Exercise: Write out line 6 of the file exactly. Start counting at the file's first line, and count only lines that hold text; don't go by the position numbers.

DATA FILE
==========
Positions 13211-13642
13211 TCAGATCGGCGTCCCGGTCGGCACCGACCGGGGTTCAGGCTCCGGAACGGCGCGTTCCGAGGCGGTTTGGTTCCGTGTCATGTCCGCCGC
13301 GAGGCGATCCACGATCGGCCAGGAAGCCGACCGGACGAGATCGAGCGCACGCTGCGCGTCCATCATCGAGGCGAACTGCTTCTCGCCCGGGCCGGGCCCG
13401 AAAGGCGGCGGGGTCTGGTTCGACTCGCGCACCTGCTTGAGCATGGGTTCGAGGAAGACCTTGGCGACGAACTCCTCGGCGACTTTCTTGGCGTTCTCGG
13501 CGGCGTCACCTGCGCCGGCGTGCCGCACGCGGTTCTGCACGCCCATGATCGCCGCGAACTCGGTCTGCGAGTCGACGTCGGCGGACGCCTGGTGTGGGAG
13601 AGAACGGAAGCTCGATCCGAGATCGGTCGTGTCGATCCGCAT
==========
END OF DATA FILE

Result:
13601 AGAACGGAAGCTCGATCCGAGATCGGTCGTGTCGATCCGCAT